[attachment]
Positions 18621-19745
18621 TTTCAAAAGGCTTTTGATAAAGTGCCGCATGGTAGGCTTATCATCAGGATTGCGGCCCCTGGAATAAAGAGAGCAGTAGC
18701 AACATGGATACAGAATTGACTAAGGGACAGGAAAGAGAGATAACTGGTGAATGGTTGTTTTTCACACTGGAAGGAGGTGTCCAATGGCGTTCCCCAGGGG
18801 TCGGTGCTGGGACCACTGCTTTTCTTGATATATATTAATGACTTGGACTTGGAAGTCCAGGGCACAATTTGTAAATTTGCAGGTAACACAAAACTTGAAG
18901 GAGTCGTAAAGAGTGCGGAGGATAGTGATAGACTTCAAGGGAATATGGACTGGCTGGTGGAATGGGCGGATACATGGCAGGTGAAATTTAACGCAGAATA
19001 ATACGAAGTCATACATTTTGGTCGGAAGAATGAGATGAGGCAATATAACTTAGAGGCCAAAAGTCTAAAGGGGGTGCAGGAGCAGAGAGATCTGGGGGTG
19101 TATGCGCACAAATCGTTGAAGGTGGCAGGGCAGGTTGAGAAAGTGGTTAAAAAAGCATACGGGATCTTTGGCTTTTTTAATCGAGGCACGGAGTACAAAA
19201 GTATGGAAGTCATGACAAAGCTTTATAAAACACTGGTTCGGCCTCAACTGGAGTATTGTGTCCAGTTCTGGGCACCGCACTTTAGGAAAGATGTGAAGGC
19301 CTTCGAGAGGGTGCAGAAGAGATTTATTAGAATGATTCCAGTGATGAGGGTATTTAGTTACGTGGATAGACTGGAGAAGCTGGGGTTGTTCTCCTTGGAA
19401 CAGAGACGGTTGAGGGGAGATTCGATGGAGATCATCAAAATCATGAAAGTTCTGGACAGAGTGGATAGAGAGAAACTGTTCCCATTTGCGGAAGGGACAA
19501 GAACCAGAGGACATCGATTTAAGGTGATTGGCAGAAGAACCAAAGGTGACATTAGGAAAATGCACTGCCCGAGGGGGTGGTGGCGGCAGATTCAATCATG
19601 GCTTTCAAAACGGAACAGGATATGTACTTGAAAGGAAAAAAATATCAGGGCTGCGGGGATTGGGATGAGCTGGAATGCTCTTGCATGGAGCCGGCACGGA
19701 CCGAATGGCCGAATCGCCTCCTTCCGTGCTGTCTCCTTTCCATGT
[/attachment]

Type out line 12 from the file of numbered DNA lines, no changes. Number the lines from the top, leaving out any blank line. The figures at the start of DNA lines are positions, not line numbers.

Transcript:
19601 GCTTTCAAAACGGAACAGGATATGTACTTGAAAGGAAAAAAATATCAGGGCTGCGGGGATTGGGATGAGCTGGAATGCTCTTGCATGGAGCCGGCACGGA